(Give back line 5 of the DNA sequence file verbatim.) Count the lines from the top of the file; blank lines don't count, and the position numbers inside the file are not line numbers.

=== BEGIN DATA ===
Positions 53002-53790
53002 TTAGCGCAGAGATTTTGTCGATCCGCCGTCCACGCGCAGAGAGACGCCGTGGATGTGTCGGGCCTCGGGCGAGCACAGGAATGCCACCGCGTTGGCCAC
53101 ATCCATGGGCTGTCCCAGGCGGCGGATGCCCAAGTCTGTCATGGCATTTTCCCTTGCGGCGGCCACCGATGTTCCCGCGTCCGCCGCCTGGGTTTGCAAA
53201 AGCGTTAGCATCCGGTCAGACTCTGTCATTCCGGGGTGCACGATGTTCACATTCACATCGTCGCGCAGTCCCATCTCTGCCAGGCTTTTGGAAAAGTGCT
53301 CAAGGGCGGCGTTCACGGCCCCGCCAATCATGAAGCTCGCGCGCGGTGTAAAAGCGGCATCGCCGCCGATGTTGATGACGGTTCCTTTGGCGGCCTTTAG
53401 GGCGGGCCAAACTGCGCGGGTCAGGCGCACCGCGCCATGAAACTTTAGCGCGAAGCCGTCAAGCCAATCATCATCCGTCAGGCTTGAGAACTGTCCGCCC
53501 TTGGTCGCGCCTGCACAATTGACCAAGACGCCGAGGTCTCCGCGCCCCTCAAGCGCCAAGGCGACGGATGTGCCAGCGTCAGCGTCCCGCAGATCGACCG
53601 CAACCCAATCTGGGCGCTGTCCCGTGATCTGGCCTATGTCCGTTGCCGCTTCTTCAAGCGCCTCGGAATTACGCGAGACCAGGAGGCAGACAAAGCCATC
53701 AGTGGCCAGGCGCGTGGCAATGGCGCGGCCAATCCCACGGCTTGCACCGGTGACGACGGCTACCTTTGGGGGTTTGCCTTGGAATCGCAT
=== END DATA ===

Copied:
53301 CAAGGGCGGCGTTCACGGCCCCGCCAATCATGAAGCTCGCGCGCGGTGTAAAAGCGGCATCGCCGCCGATGTTGATGACGGTTCCTTTGGCGGCCTTTAG